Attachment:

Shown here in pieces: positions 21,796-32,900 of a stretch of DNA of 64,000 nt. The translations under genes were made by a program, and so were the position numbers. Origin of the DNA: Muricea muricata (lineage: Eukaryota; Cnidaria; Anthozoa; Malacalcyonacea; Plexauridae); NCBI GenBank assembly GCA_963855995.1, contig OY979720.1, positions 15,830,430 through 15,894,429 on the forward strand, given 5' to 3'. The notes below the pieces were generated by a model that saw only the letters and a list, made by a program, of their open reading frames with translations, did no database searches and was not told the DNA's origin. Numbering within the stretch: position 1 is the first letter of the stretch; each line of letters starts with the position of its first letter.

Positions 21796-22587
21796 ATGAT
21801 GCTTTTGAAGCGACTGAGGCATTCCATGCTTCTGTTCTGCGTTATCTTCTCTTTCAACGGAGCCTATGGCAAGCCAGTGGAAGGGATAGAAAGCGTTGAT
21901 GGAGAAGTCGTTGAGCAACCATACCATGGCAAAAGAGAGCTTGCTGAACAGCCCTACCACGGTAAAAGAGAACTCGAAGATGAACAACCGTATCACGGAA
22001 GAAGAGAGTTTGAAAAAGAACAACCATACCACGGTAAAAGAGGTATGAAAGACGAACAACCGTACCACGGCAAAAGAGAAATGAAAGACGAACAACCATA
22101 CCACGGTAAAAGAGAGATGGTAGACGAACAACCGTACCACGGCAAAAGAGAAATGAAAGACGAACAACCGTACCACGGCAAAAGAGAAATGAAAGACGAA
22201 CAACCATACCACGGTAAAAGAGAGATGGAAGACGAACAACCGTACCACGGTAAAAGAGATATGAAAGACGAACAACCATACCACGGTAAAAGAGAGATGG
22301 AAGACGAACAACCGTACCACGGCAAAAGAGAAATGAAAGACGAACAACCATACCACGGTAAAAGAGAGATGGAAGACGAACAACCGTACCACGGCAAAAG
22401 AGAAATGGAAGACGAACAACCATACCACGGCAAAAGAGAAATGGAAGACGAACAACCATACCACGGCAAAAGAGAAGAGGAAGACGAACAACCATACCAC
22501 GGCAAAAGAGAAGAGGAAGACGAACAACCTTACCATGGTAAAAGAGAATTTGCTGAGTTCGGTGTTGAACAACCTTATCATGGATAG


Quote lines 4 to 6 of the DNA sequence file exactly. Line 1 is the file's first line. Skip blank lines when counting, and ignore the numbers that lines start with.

21801 GCTTTTGAAGCGACTGAGGCATTCCATGCTTCTGTTCTGCGTTATCTTCTCTTTCAACGGAGCCTATGGCAAGCCAGTGGAAGGGATAGAAAGCGTTGAT
21901 GGAGAAGTCGTTGAGCAACCATACCATGGCAAAAGAGAGCTTGCTGAACAGCCCTACCACGGTAAAAGAGAACTCGAAGATGAACAACCGTATCACGGAA
22001 GAAGAGAGTTTGAAAAAGAACAACCATACCACGGTAAAAGAGGTATGAAAGACGAACAACCGTACCACGGCAAAAGAGAAATGAAAGACGAACAACCATA